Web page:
Jun 28, 2017 | Updated: 09:10 PM EDT

‘Liquid Light’ -- The Love Child Of Matter and Light

Jun 19, 2017 04:49 PM EDT

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(Photo : Ian Waldie/Getty Images)

New research in Nature Physics claims scientists have found a way to create "liquid light."

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What does this mean exactly? In layman's terms, liquid light is a superfluid that allows light to flow around objects and corners, without friction or viscosity.

How is this different from regular light?

Regular light acts like a wave, traveling in a straight line. This is why our eyes are unable to see around objects and corners. In extreme conditions, however, light can act like a liquid, and flow around objects.

This state of superfluidity, commonly referred to as the fifth state of matter or the Bose-Einstein condensate, allows particles to behave like a single macroscopic wave, combining the attributes of liquids, gases, and solids.

In this study, researchers merged light and matter to create a Bose-Einstein condensate at room temperature.

"The extraordinary observation in our work is that we have demonstrated that superfluidity can also occur at room-temperature, under ambient conditions, using light-matter particles called polaritons," lead researcher Daniele Sanvitto said.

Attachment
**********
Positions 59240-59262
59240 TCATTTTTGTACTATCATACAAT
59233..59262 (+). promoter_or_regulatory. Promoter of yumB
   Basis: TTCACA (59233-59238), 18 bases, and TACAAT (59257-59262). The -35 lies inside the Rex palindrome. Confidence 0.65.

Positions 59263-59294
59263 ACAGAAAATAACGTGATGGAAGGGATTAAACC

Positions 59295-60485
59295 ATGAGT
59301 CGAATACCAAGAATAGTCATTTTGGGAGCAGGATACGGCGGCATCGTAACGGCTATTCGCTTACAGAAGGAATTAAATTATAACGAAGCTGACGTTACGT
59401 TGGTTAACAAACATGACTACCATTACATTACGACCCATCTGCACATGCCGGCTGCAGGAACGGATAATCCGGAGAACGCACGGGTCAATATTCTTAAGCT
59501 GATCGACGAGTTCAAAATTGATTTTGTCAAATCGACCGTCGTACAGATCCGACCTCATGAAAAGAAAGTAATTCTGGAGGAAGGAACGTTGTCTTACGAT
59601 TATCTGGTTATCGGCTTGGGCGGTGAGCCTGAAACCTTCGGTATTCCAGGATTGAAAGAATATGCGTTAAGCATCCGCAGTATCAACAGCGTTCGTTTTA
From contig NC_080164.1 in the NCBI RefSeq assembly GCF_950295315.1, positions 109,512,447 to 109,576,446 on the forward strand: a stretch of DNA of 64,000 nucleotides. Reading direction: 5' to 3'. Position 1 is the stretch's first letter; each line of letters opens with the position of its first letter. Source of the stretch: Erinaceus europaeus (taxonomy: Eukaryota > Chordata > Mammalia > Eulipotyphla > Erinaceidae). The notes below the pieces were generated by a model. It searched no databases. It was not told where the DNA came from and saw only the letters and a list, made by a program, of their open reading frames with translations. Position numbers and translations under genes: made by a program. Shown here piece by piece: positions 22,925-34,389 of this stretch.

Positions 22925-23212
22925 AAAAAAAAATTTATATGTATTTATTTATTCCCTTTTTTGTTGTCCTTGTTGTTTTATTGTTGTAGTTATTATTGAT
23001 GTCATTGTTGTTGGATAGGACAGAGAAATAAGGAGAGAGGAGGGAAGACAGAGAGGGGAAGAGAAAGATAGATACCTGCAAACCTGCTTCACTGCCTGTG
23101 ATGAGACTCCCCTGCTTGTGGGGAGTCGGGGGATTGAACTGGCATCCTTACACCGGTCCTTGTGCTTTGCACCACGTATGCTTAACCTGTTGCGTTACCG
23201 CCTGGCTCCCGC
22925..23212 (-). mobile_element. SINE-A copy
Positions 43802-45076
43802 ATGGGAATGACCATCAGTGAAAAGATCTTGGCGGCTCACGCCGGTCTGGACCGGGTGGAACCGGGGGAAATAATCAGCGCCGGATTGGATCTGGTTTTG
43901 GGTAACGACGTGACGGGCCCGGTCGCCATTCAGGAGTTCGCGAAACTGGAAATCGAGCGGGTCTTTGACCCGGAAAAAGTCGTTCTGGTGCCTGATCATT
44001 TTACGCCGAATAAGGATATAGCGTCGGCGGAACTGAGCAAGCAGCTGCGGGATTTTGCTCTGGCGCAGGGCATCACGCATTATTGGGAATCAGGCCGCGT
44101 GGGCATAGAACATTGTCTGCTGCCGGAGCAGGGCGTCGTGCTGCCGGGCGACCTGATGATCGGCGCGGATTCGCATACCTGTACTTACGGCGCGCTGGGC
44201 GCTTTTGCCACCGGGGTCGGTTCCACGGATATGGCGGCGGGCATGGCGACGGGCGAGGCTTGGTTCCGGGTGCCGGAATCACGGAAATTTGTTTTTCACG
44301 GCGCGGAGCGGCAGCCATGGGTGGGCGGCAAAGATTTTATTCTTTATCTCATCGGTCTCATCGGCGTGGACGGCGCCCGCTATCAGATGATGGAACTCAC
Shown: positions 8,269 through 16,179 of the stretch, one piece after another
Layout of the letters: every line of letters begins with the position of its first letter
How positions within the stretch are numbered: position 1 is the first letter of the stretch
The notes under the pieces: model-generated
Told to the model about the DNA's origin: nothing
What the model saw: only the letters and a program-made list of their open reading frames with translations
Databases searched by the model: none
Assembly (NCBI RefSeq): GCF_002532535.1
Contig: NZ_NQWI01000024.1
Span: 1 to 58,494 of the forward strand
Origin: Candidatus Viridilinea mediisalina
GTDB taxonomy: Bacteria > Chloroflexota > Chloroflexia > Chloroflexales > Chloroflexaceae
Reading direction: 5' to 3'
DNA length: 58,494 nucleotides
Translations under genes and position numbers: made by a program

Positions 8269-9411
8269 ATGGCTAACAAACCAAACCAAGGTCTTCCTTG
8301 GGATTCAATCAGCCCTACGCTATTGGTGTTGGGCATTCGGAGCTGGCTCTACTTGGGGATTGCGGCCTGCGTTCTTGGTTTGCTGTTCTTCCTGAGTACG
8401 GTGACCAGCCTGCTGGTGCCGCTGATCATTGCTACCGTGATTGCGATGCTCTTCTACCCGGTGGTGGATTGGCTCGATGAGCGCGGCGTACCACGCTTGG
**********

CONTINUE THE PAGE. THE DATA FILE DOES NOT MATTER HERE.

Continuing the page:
Sounds simple, right?

Not exactly -- in order to create polaritons, some hefty equipment (not to mention mad engineering skills) is needed.

For this experiment, scientists crammed a 130-nanometer-thick layer of organic molecules in between two ultra-reflective mirrors, hitting it with a 35 femtosecond laser pulse.

"In this way, we can combine the properties of photons -- such as their light effective mass and fast velocity -- with strong interactions due to the electrons within the molecules," researcher Stéphane Kéna-Cohen said.

(Photo : Polytechnique Montreal)

"In a superfluid, this turbulence is suppressed around obstacles, causing the flow to continue on its way unaltered," Kéna-Cohen added.

Sanvitto's team says these results will help lead the way to new studies of quantum hydrodynamics.

"The fact that such an effect is observed under ambient conditions can spark an enormous amount of future work," the research team said in a statement.

"Not only to study fundamental phenomena related to Bose-Einstein condensates, but also to conceive and design future photonic superfluid-based devices where losses are completely suppressed and new unexpected phenomena can be exploited."

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